Childhood nostalgia makes “It” a satisfying end-of-summer flick
A jam-packed movie theater at an evening showing of a horror movie on its opening weekend is not an atypical sight in a suburban Pennsylvania town. Total silence in that theater, however, is an atypical sound. This incongruity illustrated the success of the latest film adaptation of Stephen King’s “It.”
The film and book both revolve around seven kids who must take on a battle against a being that emerges every 27 years to feast on the local population of a small town in Maine. While the book takes place in the fifties, though, the film is set in 1988. The adjustment in setting frees the movie from an exact replication of the novel, with necessary and simple pop cultural changes as well as significant but ultimately helpful plot adjustments.
The most obvious diversion from the novel is the choice to forgo the interspersed narratives occurring 27 years apart and to instead only tell the half of the story with the characters in their early teens.
This key simplification allows director Andy Muschietti to narrow in on human interpersonal and personal experiences. Character interactions without dialogue or with only carefully chosen lines touch upon the book’s major themes of bullying, abuse and grief, providing a substitute for the book’s authorial narrations.
In contrast to a B-movie style horror flick flooded with archetypes, “It” is studded with fleshed-out characters that the audience can immediately identify with, especially after introductions that focus on their place in their town as victims and follow their emotional trek toward transforming into heroes.
It often chooses to take the form of Pennywise the Dancing Clown but can transform to reflect its prey’s deepest fears. Picture a more malevolent boggart from the Harry Potter series. The various forms match elements of the characters perfectly, and the divergence from the book in some specifics — like Mike’s fear of the burning hands of his deceased parents rather than a giant bird — work to increase that synergy. However, the magnified look into the lives of the characters as youths mean that the look and feel of the movie also swings into youthful territory, with certain grittier moments — like the orgy in the sewers — completely eliminated, language somewhat cleaned up and implications leaned on more frequently to tell the story.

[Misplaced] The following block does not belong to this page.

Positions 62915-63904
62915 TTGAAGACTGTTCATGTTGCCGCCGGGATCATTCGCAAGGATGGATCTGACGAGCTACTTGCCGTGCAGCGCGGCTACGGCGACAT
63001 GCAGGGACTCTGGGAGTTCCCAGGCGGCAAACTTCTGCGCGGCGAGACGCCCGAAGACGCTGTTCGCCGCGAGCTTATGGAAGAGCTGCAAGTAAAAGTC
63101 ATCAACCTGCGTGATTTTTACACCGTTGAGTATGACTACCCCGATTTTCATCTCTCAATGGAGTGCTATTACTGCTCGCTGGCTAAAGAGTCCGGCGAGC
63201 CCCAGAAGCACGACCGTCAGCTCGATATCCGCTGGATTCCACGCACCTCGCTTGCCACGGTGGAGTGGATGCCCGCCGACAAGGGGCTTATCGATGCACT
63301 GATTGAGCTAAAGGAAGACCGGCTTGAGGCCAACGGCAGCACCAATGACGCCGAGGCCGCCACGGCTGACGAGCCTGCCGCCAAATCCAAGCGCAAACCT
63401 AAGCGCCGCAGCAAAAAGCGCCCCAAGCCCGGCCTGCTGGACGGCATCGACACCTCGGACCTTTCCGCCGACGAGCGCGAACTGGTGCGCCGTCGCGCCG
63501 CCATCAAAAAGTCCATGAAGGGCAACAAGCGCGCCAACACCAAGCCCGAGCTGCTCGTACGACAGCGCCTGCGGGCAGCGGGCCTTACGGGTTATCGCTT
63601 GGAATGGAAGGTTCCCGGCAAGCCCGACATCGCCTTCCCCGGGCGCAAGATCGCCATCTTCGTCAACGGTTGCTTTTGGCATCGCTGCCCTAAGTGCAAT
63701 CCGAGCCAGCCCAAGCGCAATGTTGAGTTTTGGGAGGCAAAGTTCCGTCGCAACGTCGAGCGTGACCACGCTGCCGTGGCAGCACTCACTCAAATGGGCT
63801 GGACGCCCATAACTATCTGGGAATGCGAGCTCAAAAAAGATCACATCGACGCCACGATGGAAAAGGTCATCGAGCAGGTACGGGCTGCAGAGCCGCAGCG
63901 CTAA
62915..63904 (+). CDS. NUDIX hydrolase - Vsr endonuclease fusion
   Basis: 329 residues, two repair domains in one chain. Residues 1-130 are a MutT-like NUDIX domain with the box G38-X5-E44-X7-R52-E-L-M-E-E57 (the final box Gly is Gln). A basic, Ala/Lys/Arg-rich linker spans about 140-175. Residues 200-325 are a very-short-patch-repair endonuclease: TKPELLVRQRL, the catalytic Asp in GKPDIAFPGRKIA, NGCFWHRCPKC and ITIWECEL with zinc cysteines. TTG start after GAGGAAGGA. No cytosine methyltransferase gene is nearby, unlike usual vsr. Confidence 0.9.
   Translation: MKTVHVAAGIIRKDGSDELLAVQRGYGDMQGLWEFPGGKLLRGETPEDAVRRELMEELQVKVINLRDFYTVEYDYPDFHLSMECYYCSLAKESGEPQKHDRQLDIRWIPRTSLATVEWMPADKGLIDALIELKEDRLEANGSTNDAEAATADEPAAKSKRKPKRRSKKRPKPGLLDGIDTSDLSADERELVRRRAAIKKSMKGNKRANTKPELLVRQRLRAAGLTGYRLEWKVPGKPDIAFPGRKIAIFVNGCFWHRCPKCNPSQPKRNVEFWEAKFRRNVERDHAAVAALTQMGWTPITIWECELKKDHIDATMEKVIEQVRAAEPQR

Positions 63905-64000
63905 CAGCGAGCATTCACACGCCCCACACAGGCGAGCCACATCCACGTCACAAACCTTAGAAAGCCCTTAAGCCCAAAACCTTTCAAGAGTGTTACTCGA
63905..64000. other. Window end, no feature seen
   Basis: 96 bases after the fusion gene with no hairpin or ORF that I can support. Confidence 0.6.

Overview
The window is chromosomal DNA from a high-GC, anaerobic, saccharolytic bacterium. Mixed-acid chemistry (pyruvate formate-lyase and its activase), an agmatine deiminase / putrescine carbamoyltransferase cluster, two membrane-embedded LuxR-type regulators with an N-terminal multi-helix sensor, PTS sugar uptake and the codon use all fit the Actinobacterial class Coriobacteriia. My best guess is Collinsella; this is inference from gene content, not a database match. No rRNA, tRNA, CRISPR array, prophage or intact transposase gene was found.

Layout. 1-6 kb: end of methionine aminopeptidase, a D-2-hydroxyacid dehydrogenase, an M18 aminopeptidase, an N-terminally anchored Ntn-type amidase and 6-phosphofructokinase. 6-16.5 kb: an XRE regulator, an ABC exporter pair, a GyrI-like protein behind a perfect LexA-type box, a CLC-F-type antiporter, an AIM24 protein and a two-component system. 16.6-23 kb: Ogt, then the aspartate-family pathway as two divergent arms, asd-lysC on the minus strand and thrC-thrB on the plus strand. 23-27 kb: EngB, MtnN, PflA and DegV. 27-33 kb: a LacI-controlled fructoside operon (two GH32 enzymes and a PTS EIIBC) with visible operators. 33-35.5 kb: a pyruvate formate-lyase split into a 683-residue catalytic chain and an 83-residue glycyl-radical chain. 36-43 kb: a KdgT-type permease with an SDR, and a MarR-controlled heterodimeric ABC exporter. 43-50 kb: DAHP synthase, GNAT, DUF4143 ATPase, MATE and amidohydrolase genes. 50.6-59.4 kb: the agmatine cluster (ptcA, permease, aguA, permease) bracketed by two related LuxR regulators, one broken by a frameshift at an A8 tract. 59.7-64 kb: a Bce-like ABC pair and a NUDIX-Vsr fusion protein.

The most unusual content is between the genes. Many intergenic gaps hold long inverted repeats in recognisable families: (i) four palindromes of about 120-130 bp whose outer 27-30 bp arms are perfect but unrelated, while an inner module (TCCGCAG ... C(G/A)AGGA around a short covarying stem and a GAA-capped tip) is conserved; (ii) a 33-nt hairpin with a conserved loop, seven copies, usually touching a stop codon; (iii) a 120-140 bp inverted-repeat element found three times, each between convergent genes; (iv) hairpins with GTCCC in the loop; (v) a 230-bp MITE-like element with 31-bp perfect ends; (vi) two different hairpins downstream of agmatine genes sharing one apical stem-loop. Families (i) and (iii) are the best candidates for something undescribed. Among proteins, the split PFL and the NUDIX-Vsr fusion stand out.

So is it scary? Jump scares, suspenseful moments that catch your breath, violence depicted and implied, gore and shots filled with shock value populate much of this movie. And yet, those scenes are often undercut by moments with the children peacefully experiencing a “normal” summer: swimming, flirting and above all, biking. These sections feel reminiscent of the TV series “Stranger Things,” not coincidentally because the two share the same eighties feel and idyllic small town setting. Except, Muschietti found a way to include even fewer adults in “It.”
Thanks to the elimination of the “future” plot points, the only adults in the film become obstacles, large and small. If the parents are not the actual perpetrators of abuse, ridicule and violence, then they are guaranteed to form the roots of insecurities in the main characters. Adults in passing cars fail to act against bullies. Grownups don’t — or can’t — even see It in any form in this film. Thus, the Loser Club — as the seven kids name their confederacy — becomes empowered to fight back against the monster, and by doing so finally fight back against the injustices its members have faced in their adolescence.
More than anything else, “It” feels like an exploration of grief. After the loss of his little brother Georgie, Bill feels a burden of shame, responsibility and despair. His parents are not shown in the movie, except one scene in which his father demands Bill accept Georgie’s death full-stop, without offering any solace or sympathy. By taking on It, the cause of missing children — when so often in real life an explanation is never found — Bill confronts not just a physical manifestation of his fear but also his grief.
As someone who does not often turn to a horror movie for recreational purposes, I felt scared but not out of control. I suspect more hardened horror aficionados might have found this update verging on tame in sections. Looking forward to the upcoming chapter two, one can probably expect even more harrowing situations with fewer moments of childlike serenity, if a similar dosage of comic relief.
TL;DR: Clowns are scary. Paper boats are replaceable. Don’t go near sewers, as rule. Welcome to the Loser Club.